||First printed edition of this primary philosophic work of R. Joseph ben Jacob Ibn Zaddik (d. 1149), a dayyan in Cordoba and contemporary and correspondent of R. Judah Halevi and R. Moses ibn Ezra. Maimonides speaks highly of the author, whom he remembers from his early days in Cordoba, and describes his book as one of great significance, although he acknowledges that he had not seen it. Other medieval writers who quote it include R. David Kimhi, R. Jedaiah ha-Penini, and R. Meir Aldabi. Originally written in Hebrew, M. Steinschneider attributes the translation into Hebrew to to Nahum ha-Ma'aravi. The text in this edition has been edited by A. Jellinek. The Microcosm is purported to have been written in answer to a disciple's question as to what constitutes the "everlasting good and the state of perfection" to be pursued by man according to the teachings of the philosophers. The author is motivated to reply to this question by his desire to offer guidance to his generation, which he sees sunk in "the deep sleep of lethargy" and "drunk with the passions of this world," and which "retains of Judaism but the name and of humanity but the corporeal form." Like the Islamic "Sincere Brethren" and Ibn Gabirol, he declares the "knowing of God and the doing of His will" to be the twin roads leading to man's ultimate felicity. As for a knowledge of God, it is best obtained by way of self-knowledge, seeing that man is but a microcosmic replica of both the corporeal and spiritual worlds. Thus, by self-inspection "man may climb the ascending stages of knowledge until he reaches the divine knowledge... for by arriving at a knowledge of his intelligent soul, he will achieve the knowledge of its Creator." The title of the book thus indicates its central theme. In treating it, the author shows himself to be steeped in the neoplatonic tradition.
He follows R. Bahya ibn Paquda's view of the unity of G-d and the exclusively negative sense of all qualities predicated of the Divine essence, he admits only "attributes of action," and holds that G-d's essence is "incomparable and unknowable." "The eternal will of G-d" created the world, and the notion of time is inapplicable to this act. Creation is to be attributed "to G-d's abundant goodness and mercy and to nothing else." Non-recognition of G-d's goodness is tantamount to the denial of G-d. Gratitude is the first duty which religion prescribes. From Saadiah, Ibn Zaddik adopts the distinction between the commandments of reason and those of revelation. But even the latter contain some profound, secret, and subtle meaning, as e.g., the commandment of the Sabbath, which teaches "that the world came into being by an act of Creation"; moreover, the Sabbath symbolizes the future world: for example, just as man will have nothing to eat on the Sabbath unless he has prepared the Sabbath meal during the week days, so he will have no share in the future world unless he prepares himself in this world with good deeds.
The work is divided into four "discourses". The first deals with epistemology, ontology, and the nature of the corporeal world as well as of the human body. The second elaborates the microcosm theme and describes the nature of the vegetative and animal souls, life and death, sleep and the waking state, the rational soul, the intellect, and the spiritual world. In these two discourses the neoplatonic outlook is predominant. The remaining two discourses follow the pattern of Kalam theology in that the third deals with the principles of theology, especially the unity and attributes of G-d; the fourth deals with "serving and disobeying G-d" and "reward and punishment." The work as a whole thus reflects the two then prevailing trends, neoplatonism and Kalam.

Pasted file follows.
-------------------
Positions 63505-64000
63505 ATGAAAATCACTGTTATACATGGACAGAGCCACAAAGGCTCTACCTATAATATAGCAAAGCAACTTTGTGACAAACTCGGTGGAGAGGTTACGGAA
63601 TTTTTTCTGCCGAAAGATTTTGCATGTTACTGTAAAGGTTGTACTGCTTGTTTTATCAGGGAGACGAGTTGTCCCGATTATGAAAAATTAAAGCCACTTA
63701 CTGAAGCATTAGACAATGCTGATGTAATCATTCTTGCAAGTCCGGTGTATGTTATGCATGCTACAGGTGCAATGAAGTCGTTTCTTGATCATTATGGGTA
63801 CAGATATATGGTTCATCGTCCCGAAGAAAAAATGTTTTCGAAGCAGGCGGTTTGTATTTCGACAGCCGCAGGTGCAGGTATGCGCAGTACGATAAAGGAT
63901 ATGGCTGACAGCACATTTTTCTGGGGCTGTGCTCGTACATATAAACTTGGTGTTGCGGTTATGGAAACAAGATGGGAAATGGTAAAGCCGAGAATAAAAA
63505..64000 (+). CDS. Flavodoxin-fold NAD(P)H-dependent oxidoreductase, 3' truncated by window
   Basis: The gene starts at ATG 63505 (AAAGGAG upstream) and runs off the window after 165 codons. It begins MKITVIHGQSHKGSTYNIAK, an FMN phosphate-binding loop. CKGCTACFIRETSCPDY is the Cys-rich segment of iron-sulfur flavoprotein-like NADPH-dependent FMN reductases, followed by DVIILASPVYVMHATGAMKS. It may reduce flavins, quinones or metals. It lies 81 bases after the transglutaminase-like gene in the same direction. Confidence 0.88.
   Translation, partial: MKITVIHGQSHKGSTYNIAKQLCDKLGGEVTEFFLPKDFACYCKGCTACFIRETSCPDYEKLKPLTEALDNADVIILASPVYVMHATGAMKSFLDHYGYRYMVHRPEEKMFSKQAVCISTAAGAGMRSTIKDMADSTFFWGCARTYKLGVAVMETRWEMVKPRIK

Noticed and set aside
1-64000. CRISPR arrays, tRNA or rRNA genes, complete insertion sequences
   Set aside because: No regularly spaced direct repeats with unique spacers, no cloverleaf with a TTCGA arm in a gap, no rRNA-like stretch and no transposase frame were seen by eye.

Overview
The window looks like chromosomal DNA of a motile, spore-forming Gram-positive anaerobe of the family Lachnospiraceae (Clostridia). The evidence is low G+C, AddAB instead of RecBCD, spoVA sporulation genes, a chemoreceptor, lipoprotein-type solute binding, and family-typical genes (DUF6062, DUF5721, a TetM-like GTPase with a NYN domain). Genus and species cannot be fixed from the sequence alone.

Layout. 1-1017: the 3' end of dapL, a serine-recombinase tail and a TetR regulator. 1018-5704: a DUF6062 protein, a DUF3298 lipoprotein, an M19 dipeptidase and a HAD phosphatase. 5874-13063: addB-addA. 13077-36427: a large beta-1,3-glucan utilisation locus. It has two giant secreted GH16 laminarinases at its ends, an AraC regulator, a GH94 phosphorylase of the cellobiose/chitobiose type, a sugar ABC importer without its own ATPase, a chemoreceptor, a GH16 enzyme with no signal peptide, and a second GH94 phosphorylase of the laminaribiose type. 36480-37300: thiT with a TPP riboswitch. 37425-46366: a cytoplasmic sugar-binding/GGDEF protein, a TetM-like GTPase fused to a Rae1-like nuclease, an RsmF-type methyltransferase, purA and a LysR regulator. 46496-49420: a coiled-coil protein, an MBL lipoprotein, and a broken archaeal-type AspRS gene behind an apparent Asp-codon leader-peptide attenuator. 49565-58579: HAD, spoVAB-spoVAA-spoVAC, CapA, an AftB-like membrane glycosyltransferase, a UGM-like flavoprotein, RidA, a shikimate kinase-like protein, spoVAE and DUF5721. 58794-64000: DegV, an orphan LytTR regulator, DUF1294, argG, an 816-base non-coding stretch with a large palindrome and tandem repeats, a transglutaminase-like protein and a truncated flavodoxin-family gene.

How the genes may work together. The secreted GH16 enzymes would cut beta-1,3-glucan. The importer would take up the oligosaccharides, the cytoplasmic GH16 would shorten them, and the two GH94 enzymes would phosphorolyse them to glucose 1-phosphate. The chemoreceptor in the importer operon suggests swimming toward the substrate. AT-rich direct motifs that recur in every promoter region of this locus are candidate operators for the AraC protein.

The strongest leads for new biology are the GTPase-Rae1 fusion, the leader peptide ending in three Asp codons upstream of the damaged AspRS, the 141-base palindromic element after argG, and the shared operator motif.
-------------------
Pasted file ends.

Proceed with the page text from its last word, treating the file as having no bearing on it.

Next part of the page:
In his theory of knowledge Ibn Zaddik says of the senses that they perceive only the accidental qualities (the "shells") of things, whereas the intellect knows the genera and species, i.e., true nature of things which lies in their "spiritual being." There are two kinds of knowledge: self-evident and demonstrative. Like R. Saadiah Gaon, he admits that tradition is also a source of true knowledge. Following Plotinus, he speaks of the rational soul as a "stranger in this corporeal world... wherefore men can make themselves understood to one another only through the medium of speech," whereas the souls in the celestial spheres do not require such a medium. In his ontology he follows Isaac Israeli and Ibn Gabirol in assuming that (spiritual) matter and form are constituent elements of the spiritual world. Consequently, the duality of matter and form applies to both corporeal and spiritual beings. All beings, furthermore, are composed of substance and accidents. Matter is potential substance which becomes actual substance only when clothed with form. All natural bodies are composed of the elements, and are therefore subject to generation and corruption. The human body participates in the nature of minerals, plants, and animals. Hence in men are found the courage of the lion, the timidity of the hare, the meekness of the lamb, and the cunning of the fox. His description of man's superiority over the animals (the "balance" of the four elements, upright stature, etc.) closely resembles Israeli's treatment of the subject in his Treatise on the Elements. Man is a "celestial plant," hence his head, which is his "root," is directed heavenward.